Senators Line Up To Amend FAA Bill
After a breakthrough on the major logjam that was stalling passage of the FAA reauthorization bill in the Senate last week, it seems like members on both sides of the aisle are now anxious to chip in their changes. While it doesn’t seem likely that any type of user fee amendment is waiting in the wings, the long list of proposed changes—ranging from a suggestion to ban peanuts on commercial airliners (allergy concerns) to equipage of helicopters with terrain and traffic awareness systems—seems destined to delay a vote on the bill until at least Thursday. As AVweb reported Monday, Sen. Jay Rockefeller (D-W.Va.), chairman of the aviation subcommittee and Sen. Max Baucus (D-Mont.) chairman of the finance committee agreed last Friday to scrap a proposal to impose a $25 per leg user fee on turbine-powered noncommercial aircraft.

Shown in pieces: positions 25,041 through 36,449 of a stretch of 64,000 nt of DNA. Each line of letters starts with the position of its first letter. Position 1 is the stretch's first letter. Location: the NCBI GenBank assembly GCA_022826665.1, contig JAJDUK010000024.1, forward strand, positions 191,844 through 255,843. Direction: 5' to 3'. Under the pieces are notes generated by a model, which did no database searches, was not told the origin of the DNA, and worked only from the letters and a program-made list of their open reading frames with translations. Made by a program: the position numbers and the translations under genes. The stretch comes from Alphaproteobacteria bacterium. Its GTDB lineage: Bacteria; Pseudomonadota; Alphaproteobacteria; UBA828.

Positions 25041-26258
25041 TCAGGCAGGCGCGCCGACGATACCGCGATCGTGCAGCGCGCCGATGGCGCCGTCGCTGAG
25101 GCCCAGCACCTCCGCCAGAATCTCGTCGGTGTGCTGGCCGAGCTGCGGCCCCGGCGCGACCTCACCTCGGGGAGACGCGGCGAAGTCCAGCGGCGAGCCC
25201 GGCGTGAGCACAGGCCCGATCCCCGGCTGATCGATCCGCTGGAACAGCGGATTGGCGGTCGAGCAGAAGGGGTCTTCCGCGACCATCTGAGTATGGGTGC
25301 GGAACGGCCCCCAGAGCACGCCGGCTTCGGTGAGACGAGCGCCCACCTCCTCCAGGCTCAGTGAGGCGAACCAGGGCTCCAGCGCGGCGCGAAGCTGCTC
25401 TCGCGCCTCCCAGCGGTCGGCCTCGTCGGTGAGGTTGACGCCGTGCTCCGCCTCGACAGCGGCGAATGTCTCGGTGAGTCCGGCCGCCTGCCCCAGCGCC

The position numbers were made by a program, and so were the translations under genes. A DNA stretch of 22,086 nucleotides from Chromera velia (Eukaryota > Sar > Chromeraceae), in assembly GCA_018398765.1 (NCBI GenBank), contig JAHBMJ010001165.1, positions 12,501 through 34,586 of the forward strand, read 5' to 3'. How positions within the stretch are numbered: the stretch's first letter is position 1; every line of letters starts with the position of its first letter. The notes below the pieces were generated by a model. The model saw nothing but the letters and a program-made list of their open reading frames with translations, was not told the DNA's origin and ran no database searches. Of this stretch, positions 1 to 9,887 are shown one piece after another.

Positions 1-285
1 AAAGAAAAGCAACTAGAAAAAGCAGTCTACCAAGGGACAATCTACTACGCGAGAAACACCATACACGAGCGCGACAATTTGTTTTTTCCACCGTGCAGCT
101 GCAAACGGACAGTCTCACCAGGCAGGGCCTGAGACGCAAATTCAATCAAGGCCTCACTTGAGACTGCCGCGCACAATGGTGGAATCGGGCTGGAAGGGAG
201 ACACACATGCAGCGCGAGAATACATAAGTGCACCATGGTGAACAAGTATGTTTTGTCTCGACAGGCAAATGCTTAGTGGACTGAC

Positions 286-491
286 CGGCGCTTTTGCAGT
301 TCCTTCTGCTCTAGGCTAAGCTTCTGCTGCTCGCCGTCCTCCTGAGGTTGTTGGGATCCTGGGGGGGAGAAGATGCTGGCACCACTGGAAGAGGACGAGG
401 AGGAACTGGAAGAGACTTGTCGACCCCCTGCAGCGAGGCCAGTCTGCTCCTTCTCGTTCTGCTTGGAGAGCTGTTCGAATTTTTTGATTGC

The two agreed, instead, to hike taxes on jet fuel for general aviation aircraft to 36 cents a gallon from 21.8 cents. The hike is expected to raise $290 million a year, which would be spent exclusively on modernization of the FAA’s air traffic control system. While the fundamentals of the deal are expected to survive, the Republican contingent in the Senate wants some changes made. Tighter inspections of airliners, a passenger bill of rights and maybe a return to negotiations between the agency and its air traffic controllers have all been mentioned as possible amendments.